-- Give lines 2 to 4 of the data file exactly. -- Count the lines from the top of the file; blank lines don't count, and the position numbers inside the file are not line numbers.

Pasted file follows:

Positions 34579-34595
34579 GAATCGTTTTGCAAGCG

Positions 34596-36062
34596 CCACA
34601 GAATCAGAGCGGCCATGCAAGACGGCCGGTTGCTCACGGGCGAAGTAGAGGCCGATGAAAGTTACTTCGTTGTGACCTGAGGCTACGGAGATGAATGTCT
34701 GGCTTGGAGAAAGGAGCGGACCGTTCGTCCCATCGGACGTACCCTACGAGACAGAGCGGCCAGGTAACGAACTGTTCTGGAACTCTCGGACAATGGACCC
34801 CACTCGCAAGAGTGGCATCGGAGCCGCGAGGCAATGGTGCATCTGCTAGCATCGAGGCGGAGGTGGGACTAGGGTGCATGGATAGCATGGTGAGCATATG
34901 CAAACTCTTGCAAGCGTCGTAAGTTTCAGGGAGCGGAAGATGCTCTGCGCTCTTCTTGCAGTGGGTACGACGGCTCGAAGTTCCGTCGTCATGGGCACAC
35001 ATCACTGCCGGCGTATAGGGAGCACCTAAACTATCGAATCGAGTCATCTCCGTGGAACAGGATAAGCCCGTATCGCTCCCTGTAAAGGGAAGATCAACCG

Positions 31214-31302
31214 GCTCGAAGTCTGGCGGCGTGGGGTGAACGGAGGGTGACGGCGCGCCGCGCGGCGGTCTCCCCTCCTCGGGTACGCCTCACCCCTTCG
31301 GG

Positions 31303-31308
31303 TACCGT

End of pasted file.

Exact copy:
34579 GAATCGTTTTGCAAGCG

Positions 34596-36062
34596 CCACA